Judge orders NYC to vacate illegal immigrants from former Staten Island school
"[I]f there were a right to shelter embedded in the State Constitution, all county and local municipalities upstate would be compelled to provide shelter to any and all migrant asylum seekers within their borders," he wrote.
A Staten Island judge on Tuesday ordered that immigrants be removed from a former school that had been used as a shelter, siding with Republicans who had challenged the housing effort.
New York City is currently struggling to address an influx of illegal immigrants, who have flocked to the sanctuary city and overwhelmed its housing capacity. More than 110,000 illegals have arrived in the Big Apple in the past year, of which about 13,000 arrived due to an effort by Texas Republican Gov. Greg Abbott to bus illegal immigrants to sanctuary cities amid a broader surge in border crossings.
At issue in the case is New York City's use of the St. John Villa Academy building as a temporary migrant shelter and has moved hundreds of people into the building. Staten Island Supreme Court Justice Wayne Ozzi ordered the removal of the illegals housed in there, asserting that a "right to shelter" likely does not exist in the state constitution, Fox News reported.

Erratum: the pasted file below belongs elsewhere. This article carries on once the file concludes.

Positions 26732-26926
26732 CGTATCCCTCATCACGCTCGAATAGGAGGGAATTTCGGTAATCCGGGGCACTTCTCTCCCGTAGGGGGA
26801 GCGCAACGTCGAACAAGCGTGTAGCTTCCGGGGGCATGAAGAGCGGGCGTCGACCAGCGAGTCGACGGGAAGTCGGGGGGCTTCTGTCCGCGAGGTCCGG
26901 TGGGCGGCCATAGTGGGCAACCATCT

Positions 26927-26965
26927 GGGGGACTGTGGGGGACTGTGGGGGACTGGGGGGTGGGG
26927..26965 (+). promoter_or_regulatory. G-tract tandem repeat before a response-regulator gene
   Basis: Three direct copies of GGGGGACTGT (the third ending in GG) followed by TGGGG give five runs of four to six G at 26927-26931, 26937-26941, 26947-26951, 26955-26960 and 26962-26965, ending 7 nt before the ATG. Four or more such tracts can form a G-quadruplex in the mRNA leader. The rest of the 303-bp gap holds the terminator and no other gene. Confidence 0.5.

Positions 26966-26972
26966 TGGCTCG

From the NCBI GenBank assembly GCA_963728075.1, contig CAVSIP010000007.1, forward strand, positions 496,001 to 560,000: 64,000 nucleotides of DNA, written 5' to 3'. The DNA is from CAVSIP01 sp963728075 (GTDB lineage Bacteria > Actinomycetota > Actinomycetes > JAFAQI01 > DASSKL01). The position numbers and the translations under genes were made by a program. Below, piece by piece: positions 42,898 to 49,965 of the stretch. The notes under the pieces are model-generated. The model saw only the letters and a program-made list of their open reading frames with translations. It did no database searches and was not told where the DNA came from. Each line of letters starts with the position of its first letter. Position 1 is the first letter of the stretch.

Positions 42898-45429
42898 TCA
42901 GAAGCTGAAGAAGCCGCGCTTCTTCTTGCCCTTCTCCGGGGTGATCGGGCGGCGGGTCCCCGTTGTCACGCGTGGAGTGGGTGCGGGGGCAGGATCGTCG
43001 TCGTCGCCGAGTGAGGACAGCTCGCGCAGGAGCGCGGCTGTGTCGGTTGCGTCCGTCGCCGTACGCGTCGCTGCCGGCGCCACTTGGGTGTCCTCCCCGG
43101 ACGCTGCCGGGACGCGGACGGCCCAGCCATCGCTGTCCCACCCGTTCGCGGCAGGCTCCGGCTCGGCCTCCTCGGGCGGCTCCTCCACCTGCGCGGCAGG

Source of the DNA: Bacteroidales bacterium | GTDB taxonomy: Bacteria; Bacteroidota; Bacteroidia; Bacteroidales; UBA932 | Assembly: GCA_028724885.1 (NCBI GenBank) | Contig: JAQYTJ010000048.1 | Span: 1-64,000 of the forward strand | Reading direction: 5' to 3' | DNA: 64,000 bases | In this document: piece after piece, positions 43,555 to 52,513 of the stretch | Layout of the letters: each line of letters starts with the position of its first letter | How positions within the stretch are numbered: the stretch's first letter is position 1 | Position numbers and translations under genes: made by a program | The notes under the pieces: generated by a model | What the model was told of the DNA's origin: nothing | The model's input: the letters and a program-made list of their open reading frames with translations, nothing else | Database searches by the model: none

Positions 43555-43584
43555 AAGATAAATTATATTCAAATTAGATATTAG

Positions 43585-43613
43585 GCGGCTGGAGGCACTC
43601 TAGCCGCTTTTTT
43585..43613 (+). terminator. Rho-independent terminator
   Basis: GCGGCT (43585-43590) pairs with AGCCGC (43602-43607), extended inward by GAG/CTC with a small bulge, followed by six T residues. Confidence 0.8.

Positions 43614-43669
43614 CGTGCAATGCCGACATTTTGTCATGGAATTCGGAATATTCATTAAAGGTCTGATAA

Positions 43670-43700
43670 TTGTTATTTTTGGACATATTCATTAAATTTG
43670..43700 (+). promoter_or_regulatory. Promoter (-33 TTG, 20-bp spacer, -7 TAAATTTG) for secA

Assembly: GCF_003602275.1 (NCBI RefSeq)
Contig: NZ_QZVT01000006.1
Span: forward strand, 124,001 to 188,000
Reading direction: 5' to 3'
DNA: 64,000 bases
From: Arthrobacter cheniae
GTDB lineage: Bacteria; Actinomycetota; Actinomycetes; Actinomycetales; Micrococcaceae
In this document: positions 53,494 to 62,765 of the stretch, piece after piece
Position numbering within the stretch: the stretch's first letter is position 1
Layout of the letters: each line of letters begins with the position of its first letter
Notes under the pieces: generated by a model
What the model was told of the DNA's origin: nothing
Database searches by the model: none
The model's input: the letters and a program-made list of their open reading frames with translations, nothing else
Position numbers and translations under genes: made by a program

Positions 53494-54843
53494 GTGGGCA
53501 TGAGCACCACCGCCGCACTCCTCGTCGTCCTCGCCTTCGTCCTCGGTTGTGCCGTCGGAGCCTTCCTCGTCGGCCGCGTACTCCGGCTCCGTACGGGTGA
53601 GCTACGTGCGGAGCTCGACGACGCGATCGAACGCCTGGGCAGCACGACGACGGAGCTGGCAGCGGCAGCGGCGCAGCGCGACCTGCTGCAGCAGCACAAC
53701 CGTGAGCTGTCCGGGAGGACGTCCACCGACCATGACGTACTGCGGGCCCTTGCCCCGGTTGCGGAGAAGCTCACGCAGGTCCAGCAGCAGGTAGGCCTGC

"[I]f there were a right to shelter embedded in the State Constitution, all county and local municipalities upstate would be compelled to provide shelter to any and all migrant asylum seekers within their borders," he wrote. "Obviously they have not. A right to shelter, if it exists, would apply statewide, not just in New York City."
Ozzi's order comes as the city has moved to suspend a Manhattan "right to shelter" mandate that stems from 1981 court order requiring the city to provide temporary housing to anyone upon request. New York Democratic Gov. Kathy Hochul has backed Mayor Eric Adams' efforts to suspend the mandate.
The ruling is a blow to the Adams administration, which has explored a litany of ways to house the new arrivals. He previously attempted to bus incoming migrants into upstate communities, though that plan received intense pushback from local governments and was met with legal challenges.
Ben Whedon is an editor and reporter for Just the News. Follow him on X, formerly Twitter.